Kampala, Uganda | THE INDEPENDENT | The National Unity Platform-NUP president, Robert Kyagulanyi aka Bobi Wine spent between Shillings 7 and 10 million per day during his presidential election campaigns.
The party Secretary-General David Lewis Rubongoya told Uganda Radio Network in an interview that the money covered the basic needs of Kyagulanyi’s entourage, such as lodging, food and fueling their vehicles. He revealed that they had a budget projection which he didn’t disclose.
The pandemic, disorganization of their campaign and pre-campaign programs, he says greatly impacted the implementation of their plans.
Rubongoya argues that it’s difficult to budget for a campaign and monitor the flow of money because many people were not channeling their financial support through the secretariat. Money, he says would be sent directly to individuals such as those who had been injured or families of supporters who were killed.
The party has maintained that its campaign expenses were bankrolled by supporters both in the country and abroad. It’s these supporters, the party says, who continue to give aid such as paying medical bills of NUP supporters who were abducted.
Alliance for Finance Monitoring (ACFIM), an organization that monitors campaign financing in a report before elections indicated that NUP had more than 60% of their funding coming from foreign sources in form of donations. These were chapters “in UK and US that believe in what NUP has called the struggle.”
Internally, before the start of campaigns, NUP was running a public fundraising drive dubbed “Muda-Ku-Muda @10K We Can”. There were several campaigns both online and offline geared at raising money for the party. And some are still running.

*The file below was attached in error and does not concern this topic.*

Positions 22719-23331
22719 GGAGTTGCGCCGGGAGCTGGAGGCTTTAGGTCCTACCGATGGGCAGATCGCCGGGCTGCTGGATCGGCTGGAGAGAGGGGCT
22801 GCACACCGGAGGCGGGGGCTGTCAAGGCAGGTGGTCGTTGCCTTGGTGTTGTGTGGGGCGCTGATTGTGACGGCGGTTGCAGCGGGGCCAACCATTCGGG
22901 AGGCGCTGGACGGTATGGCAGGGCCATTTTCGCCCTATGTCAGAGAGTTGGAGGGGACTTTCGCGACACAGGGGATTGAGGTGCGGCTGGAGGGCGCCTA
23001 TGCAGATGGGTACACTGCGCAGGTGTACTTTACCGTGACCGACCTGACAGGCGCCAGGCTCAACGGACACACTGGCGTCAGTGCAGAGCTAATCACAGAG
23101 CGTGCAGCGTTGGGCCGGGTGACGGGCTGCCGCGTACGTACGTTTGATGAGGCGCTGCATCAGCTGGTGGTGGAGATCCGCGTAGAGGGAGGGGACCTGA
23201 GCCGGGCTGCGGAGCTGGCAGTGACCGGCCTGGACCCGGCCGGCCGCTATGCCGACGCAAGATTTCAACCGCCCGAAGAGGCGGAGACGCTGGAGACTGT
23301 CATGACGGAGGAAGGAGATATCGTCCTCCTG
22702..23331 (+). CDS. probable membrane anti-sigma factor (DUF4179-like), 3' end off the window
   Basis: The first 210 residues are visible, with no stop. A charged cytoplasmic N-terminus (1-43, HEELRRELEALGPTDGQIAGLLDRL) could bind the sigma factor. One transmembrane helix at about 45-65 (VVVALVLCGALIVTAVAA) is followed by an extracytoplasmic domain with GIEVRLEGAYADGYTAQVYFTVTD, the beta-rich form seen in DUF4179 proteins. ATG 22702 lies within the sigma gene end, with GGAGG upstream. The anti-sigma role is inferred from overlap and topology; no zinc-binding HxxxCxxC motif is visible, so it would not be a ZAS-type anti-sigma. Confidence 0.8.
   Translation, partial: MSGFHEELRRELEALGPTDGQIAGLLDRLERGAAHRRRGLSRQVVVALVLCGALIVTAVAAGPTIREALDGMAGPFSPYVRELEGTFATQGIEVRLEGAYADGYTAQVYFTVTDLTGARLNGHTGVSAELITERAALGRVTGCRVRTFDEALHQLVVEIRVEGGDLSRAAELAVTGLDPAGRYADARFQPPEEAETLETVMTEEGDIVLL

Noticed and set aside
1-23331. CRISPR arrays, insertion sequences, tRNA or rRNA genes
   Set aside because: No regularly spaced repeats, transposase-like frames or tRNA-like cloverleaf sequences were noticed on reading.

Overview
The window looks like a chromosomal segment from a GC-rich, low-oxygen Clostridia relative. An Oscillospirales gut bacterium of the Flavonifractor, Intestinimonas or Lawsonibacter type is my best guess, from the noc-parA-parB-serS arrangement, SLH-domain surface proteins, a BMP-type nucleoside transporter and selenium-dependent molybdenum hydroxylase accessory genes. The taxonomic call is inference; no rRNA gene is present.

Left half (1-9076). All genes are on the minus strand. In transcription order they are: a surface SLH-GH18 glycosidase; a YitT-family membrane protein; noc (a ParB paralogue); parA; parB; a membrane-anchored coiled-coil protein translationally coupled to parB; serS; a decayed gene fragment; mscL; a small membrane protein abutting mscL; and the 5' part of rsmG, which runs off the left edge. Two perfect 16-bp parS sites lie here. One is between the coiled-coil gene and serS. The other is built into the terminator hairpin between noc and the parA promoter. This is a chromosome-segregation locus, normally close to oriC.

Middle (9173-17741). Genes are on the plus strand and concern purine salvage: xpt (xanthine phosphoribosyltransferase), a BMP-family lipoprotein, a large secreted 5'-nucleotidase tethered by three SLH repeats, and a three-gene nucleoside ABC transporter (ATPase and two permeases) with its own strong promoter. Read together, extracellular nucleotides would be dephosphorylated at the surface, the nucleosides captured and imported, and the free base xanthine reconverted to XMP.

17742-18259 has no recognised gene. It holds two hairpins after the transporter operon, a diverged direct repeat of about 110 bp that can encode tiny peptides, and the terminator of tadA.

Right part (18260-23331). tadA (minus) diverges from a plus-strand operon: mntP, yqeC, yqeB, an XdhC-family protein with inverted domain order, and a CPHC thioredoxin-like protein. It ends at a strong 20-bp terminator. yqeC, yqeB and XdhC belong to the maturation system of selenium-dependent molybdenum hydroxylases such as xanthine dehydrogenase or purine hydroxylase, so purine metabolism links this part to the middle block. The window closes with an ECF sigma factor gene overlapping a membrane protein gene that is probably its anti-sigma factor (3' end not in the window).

For instance, End Museveni Dictatorship Mutual Aid, a Twitter account has been mobilizing funds to support Bobi Wine supporters who are still in prison. The account is currently fundraising Shillings 2.5 million to send Easter packages to the detained supporters.
Operating in darkness
No political party declared its campaign budget projection or means through which they were going to raise money before the election. It has been the norm even in previous elections.
Henry Muguzi, the Executive Director of Alliance for Finance Monitoring says political parties enjoy operating under no scrutiny even when they are supposed to submit audited financial reports every financial year as required under the Political Parties and Organization Act of 2005.
For the last five years, Muguzi says ACFIM has been writing to the Electoral Commission requesting for reports submitted by political parties but they have not got any. These audited reports can be accessed by the public upon payment of a reasonable fee prescribed by the Electoral Commission.
Muguzi argues that there is too much darkness that shrouds the operations of political parties in Uganda including those in parliament that receive funding from the consolidated fund. He says there is a need to for a law that can force political parties to submit reports of their campaign financing and expenditures after elections.
Who will support this bill? Muguzi admits that it’s hard for Members of Parliament to support such a bill. “Its like asking a monkey to decide the rules of the game in the forest,” he said.